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How does Octavia Butler challenge us to consider boundaries in Kindred? (black/white,...

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tay97 | Student, Grade 9 | eNotes Newbie

Posted June 9, 2012 at 11:22 AM via web

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How does Octavia Butler challenge us to consider boundaries in Kindred?

(black/white, master/slave, husband/wife, past/present)

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litteacher8 | Middle School Teacher | (Level 1) Distinguished Educator

Posted February 26, 2013 at 5:36 PM (Answer #1)

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Octavia Butler presents a depiction of slavery from the mindset of a person in the present.  In doing so, she allows us to really reflect on what it means to be black and white.

Dana is a black woman married to a white man.  In modern times in the late seventies, this is not terribly unusual.  Dana feels a lack of connection with her past.  She knows she had ancestors who were slaves, or she assumes so.  Her own parents are dead, and she is not close to the relatives who raised her.  Dana lives a life of familial isolation.  Her only family is her white husband.

When one of Dana’s ancestors, Rufus, draws her back to the past, everyone is confused at first.  Dana does not even realize what really happened until the time her tries to burn the curtains and she saves him from his own helpless rage.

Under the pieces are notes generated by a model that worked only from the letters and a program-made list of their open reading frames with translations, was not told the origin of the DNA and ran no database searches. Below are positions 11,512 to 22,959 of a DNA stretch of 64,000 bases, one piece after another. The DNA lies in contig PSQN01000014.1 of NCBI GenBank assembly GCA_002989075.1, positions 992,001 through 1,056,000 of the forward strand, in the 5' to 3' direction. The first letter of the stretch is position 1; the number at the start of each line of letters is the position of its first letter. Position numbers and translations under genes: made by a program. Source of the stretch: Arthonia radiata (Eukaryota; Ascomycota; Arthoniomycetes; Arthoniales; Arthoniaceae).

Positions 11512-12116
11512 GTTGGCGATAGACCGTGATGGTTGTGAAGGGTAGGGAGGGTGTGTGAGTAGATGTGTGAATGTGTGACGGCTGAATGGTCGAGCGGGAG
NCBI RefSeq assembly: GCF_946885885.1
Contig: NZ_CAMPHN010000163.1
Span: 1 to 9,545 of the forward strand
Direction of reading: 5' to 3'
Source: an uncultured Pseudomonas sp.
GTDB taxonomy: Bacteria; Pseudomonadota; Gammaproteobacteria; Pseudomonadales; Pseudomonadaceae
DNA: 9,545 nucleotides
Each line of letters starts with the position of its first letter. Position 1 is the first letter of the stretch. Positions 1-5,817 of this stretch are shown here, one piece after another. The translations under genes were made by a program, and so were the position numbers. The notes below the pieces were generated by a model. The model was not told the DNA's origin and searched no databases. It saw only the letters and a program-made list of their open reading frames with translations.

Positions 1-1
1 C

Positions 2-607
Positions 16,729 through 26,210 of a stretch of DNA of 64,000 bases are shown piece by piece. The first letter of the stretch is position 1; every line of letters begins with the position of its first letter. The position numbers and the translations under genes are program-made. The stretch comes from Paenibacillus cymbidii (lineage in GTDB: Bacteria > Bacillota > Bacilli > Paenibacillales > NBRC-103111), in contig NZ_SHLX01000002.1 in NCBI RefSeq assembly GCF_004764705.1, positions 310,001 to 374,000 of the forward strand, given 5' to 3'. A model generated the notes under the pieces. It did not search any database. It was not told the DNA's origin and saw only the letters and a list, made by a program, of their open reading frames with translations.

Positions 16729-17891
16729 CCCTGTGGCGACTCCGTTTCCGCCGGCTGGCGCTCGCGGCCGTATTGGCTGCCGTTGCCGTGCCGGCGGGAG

Rufus is terribly confused when Dana gets mad at him for calling her a “nigger.”  She tells him to call her a black woman.  She realizes that he was not being offensive on purpose.  To him, that is what black people are called.

“What’s wrong?” he asked. “Why are you mad?

“Your mother always call black people niggers, Rufe?”

“Sure, except when she has company.  Why not?”

His air of innocent questioning confused me.  Either he really did not know what he was saying, or he had a career waiting at Hollywood. (“The Fire,” p. 25)

It is only then that she realizes he lives in the South during the time of slavery.  To him, she is a slave.

Yet Dana is not a slave.  In the past, she has to live like one.  She recognizes the hopeless condition of the people.  When Kevin says he expected it to be worse, she comments that the act of having a slave is bad enough without the brutality.  There is plenty of brutality though.  When Tom finds Dana with a book, he whips her even though she is not his slave.

Dana has to pretend to be her husband Kevin’s slave.  It is very unusual for a woman to be educated at her level, especially a black woman.  The white slave-owners are suspicious of her.  They are actually her ancestors.  They have no idea, of course.  The idea of race is more muddled than we realize.  For one thing, there are many mixed-race children on the plantation.  Clearly Tom gets around with his slaves.  Yet his wife considers Dana sleeping with Kevin to be immoral.  He is supposed to be her master.

There have been many excellent books written about slavery, but Kindred is unique because it allows the perspective of our present time to mesh seemlessly with the past.  Through the characters of now and then, we develop a much more complex picture of the human condition.

 

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